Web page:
Works of Alain Locke

ISBN-10: 0199795045

ISBN-13: 9780199795048

Edition: 2012

List price: $37.49
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This book features a comprehensive collection of essays by Alain Locke (1885-1954), the most formidable African American public intellectual of his generation. It is by far the largest collection of his brilliant essays, gathered from a career that spanned forty years. The range of the work covers an impressively broad field of subjects: philosophy, literary criticism, art and music criticism, value theory, race, politics, and multiculturalism. His inquisitive mind, his refined taste and his pragmatic temperament brought him renown as the "godfather" of the Harlem Renaissance. But his contributions to many fields extended well beyond that remarkable period, to the very beginning of the civil rights movement. Locke's standing among today's readers will be secured through this presentation of his skillful writing and impressive thought. By virtue of his learning and his commitment to intellectual excellence, Locke can now be seen in the sweep of American culture. Here he can take his rightful place, as the leading African American thinker between W. E. B. Du Bois and Martin Luther King, Jr.Here, Charles Molesworth gathers Locke's writings to showcase his achievements as a whole, both as a civil rights pioneer and as a writer of significant gifts. With a foreword by Henry Louis Gates, Jr., this collection provides a definitive resource on the works of a towering figure in African American thought.
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Book details

List price: $37.49
Copyright year: 2012
Publisher: Oxford University Press, Incorporated
Publication date: 7/26/2012
Binding: Hardcover
Pages: 624
Size: 6.50" wide x 9.50" long x 1.75" tall
Weight: 2.046
Language: English

Charles Molesworthis coauthor of� Alain L. Locke: The Biography of a Philosopherand the editor of The Works of Alain Locke. He writes a regular art column for the quarterly, Salmagundi.

Henry Louis Gates, Jr. was born on September 16, 1950, in Keyser, West Virginia. He received a degree in history from Yale University in 1973 and a Ph.D. from Clare College, which is part of the University of Cambridge in 1979. He is a leading scholar of African-American literature, history, and culture. He began working on the Black Periodical Literature Project, which uncovered lost literary works published in 1800s. He rediscovered what is believed to be the first novel published by an African-American in the United States. He republished the 1859 work by Harriet E. Wilson, entitled Our Nig, in 1983. He has written numerous books including Colored People: A Memoir, A Chronology of African-American History, The Future of the Race, Black Literature and Literary Theory, and The Signifying Monkey: Towards a Theory of Afro-American Literary Criticism. In 1991, he became the head of the African-American studies department at Harvard University. He is now the director of the W.E.B. Du Bois Institute for African and African-American Research at the university. He wrote and produced several documentaries including Wonders of the African World, America Beyond the Color Line, and African American Lives. He has also hosted PBS programs such as Wonders of the African World, Black in Latin America, and Finding Your Roots.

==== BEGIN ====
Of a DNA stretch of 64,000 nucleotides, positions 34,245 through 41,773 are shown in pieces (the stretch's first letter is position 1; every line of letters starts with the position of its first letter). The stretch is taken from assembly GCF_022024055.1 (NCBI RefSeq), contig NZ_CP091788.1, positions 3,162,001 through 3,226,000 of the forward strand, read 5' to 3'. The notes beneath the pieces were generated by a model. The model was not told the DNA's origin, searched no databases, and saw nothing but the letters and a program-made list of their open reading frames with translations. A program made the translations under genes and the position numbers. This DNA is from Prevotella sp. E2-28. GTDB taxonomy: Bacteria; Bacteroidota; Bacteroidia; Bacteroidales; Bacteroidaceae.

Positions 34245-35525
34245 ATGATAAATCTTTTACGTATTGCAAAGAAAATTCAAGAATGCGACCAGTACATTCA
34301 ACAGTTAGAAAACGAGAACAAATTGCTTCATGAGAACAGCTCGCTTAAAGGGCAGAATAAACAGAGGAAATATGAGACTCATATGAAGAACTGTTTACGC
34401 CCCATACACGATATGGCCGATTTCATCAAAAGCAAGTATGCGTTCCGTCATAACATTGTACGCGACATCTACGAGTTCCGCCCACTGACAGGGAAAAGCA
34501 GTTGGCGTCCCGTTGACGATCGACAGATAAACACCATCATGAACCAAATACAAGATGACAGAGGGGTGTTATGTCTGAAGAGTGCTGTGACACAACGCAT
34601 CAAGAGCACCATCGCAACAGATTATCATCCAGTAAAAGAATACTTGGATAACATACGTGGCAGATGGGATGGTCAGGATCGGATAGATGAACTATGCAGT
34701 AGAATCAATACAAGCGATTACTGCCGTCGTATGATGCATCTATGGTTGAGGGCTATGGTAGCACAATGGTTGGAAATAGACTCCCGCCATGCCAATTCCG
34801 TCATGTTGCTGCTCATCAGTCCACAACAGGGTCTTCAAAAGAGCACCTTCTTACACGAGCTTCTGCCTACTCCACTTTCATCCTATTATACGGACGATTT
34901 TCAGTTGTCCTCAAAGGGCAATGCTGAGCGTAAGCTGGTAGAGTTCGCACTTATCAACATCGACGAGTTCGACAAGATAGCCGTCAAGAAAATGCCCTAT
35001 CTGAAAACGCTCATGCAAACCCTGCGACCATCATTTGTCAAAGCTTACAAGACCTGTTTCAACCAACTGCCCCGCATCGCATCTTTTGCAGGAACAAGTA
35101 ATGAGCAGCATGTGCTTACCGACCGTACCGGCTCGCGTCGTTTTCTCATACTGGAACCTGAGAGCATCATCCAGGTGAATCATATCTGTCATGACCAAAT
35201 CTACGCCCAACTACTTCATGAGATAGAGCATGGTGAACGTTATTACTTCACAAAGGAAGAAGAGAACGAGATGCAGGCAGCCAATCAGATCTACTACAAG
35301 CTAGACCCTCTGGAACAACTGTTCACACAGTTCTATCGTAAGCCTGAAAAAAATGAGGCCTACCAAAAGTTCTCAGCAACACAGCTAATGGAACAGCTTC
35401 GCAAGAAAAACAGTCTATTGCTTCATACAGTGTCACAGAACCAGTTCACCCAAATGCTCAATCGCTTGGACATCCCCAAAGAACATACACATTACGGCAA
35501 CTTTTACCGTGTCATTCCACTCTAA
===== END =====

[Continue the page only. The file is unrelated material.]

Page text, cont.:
Editorial Note
Paul Laurence Dunbar
The Romantic Movement as Expressed
Emile Verhaeren
The Colonial Literature of France
The Younger Literary Movement: W. E. B. Du Bois and Alain Locke
Color-A Review
The Weary Blues
Common Clay and Poetry
The Poetry of Negro Life
American Literary Tradition and the Negro
Fire: A Negro Magazine
The Message of the Negro Poets
Foreword to An Autumn Love Cycle
Both Sides of the Color Line
The Negro Minority in American Literature
Art, Drama, and Music
Steps Toward the Negro Theatre
A Note on African Art
The Negro Spirituals
More of the Negro in Art
The Negro and the American Stage
The Drama of Negro Life
The Blondiau-Theatre Arts Collection
The American Negro as Artist
Toward a Critique of Negro Music
Excerpt from The Negro and his Music (1936): From Jazz to Jazz Classics: 1926-1936
Negro Art: Past and Present
Negro Music Goes to Par
Broadway and the Negro Drama
Impressions of Luxor
Internationalism-Friend or Foe of Art?
Negro Youth Speaks
The Legacy of the Ancestral Arts
African Art: Classic Style
The Negro in American Culture
Our Little Renaissance
Beauty Instead of Ashes
Art or Propaganda?
Beauty and the Provinces
Spiritual Truancy
Propaganda-or Poetry?
The Negro's Contribution to American Culture
Race Contacts and Inter-Racial Relations
Apropos of Africa
The Concept of Races as Applied to Social Culture
The Problem of Race Classification
Should the Negro be Encouraged to Cultural Equality?
The Contribution of Race to Culture
Slavery in the Modern Manner
Harlem: Dark Weather-Vane
Foreword: Frederick Douglass "Life and Times"
Whither Race Relations? A Critical Commentary
The Negro in the Three Americas
Special Section: When Peoples Meet: A Study in Race and Culture Contacts
Value and Culture
Oxford: By a Negro Student
The American Temperament
The Ethics of Culture
The New Negro
Values and Imperatives
A Functional View of Value Ultimates
Self-Criticism: The Third Dimension of Culture
Frontiers of Culture
Values that Matter
Freud and Scientific Morality
The Mandate System: A New Code of Empire
The Negro Vote in 1936
Ballad for Democracy
Color: Unfinished Business of Democracy
Democracy Faces a World Order
Cultural Relativism and Ideological Peace
Moral Imperatives for World Order
Color and Democracy
Pluralism and Intellectual Democracy
Pluralism and Ideological Peace
List of Persons Discussed in Locke's Essays
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